Malek has always been fascinated by different cultures and countries. He believes that in order to create beautiful art, he must first be able to absorb everything around him, and the more he absorbs, the more he is able to express this experience through photography.
Thanks for your time Malek. Are you originally from Bahrain?
Yes, I am a through and through Bahraini, born and raised in East Riffa! My father is Bahraini and my mum was born and brought up in Bahrain. My grandparents from my mum’s side came to Bahrain from Lebanon in mid '50s, and my Jiddu opened the first Lebanese restaurant in the country. So I had the best of both worlds.
How did growing up in Bahrain influence you?
Growing up we were taught that in order to be successful we should be good at mathematics, science and other related subjects, especially at high-school. I remember though, that I used to spend many of my classes bored out of my mind and looking out the window. One day, my mathematics teacher walked up to the window and closed the blinds, just to stop me from looking outside! I always enjoyed arts and music but unfortunately, at that time, those classes were deemed as extra curricular activities, and so were only scheduled in our timetable once a week.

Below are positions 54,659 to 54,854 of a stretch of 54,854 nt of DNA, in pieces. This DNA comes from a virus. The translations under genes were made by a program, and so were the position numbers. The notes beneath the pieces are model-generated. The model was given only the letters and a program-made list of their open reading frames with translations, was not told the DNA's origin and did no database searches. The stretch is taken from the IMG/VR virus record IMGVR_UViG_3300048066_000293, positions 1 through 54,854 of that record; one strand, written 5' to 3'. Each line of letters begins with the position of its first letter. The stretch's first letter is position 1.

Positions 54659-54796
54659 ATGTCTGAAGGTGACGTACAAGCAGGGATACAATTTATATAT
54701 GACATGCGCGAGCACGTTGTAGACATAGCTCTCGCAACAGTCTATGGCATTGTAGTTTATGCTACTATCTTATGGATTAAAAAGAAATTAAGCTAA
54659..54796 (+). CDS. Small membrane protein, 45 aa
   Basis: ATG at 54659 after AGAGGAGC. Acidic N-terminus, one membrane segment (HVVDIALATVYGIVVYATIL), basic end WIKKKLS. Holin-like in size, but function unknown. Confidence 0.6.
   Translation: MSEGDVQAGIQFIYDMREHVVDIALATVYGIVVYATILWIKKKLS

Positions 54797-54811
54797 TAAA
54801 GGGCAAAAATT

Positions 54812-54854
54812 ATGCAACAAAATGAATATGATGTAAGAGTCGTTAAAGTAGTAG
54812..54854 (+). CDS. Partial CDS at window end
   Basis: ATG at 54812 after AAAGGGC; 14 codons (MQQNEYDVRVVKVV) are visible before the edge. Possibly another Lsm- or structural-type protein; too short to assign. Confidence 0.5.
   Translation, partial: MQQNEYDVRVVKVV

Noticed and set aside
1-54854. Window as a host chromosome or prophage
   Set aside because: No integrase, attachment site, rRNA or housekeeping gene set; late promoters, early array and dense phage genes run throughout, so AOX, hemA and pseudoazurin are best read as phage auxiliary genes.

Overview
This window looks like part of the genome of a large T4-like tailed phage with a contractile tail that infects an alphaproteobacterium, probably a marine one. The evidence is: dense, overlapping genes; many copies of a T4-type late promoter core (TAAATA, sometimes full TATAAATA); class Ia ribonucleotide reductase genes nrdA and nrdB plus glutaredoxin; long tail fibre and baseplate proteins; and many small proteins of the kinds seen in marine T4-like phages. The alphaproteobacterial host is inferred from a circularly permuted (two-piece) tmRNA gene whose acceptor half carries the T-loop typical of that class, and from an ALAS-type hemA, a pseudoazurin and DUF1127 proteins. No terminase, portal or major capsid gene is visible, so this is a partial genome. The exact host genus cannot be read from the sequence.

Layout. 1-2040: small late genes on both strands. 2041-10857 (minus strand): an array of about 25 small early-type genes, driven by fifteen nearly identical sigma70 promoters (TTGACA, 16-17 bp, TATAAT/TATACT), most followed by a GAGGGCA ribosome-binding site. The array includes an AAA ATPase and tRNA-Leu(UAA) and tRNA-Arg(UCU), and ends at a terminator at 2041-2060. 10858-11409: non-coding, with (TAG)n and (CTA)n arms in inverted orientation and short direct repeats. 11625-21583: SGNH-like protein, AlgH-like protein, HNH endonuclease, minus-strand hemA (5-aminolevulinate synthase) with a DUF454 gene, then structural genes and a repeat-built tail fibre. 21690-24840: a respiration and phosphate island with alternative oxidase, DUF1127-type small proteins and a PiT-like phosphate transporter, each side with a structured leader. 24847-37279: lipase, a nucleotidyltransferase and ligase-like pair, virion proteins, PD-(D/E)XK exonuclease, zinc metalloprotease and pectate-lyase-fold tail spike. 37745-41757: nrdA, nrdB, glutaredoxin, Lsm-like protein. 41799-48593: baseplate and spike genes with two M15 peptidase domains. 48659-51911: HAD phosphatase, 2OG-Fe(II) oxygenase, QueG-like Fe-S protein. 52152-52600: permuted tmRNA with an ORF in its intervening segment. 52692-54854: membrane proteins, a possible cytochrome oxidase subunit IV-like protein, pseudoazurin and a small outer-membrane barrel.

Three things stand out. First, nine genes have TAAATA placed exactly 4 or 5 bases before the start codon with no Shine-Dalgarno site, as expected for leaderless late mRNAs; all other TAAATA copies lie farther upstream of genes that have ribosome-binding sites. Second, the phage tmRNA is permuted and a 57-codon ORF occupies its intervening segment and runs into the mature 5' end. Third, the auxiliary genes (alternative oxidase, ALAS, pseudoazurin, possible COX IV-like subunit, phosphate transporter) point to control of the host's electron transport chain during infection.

So how and when you start exploring photography?
My older brother Saleh is also a creative individual who pursued his Masters in film production. During his first year as a student in the UK, I had just entered high-school in Bahrain. He took photography courses that first year as part of his degree and whenever he came home for the holidays, I used to borrow his camera and take pictures of my friends. Eventually, I claimed ownership of that camera and started taking it to school almost everyday, where I would just explore different techniques and discover the limits of the camera.
How did that initial interest then evolve?
After graduating from high-school, one thing I knew for sure was that I wanted to leave the island. I ended up pursuing a Business Management degree in Newcastle, UK. Even though I found the subject easy and I could have done well, I still had little interested in this subject. Instead I found myself exploring nearby towns and just taking pictures with my brother’s (and now my) camera. One particular day, it was raining, it was windy and it was cold, and I wanted to take a picture of a lighthouse I saw in the distance. Unfazed by the weather, I kept going and going until I reached up close, climbed some rocks and took the shot. That’s when I knew that this is what I wanted to do, and this is who I wanted to be. And so I dropped my Business Management course and enrolled at the New England School of Photography in Boston.
How did your style of photography then develop?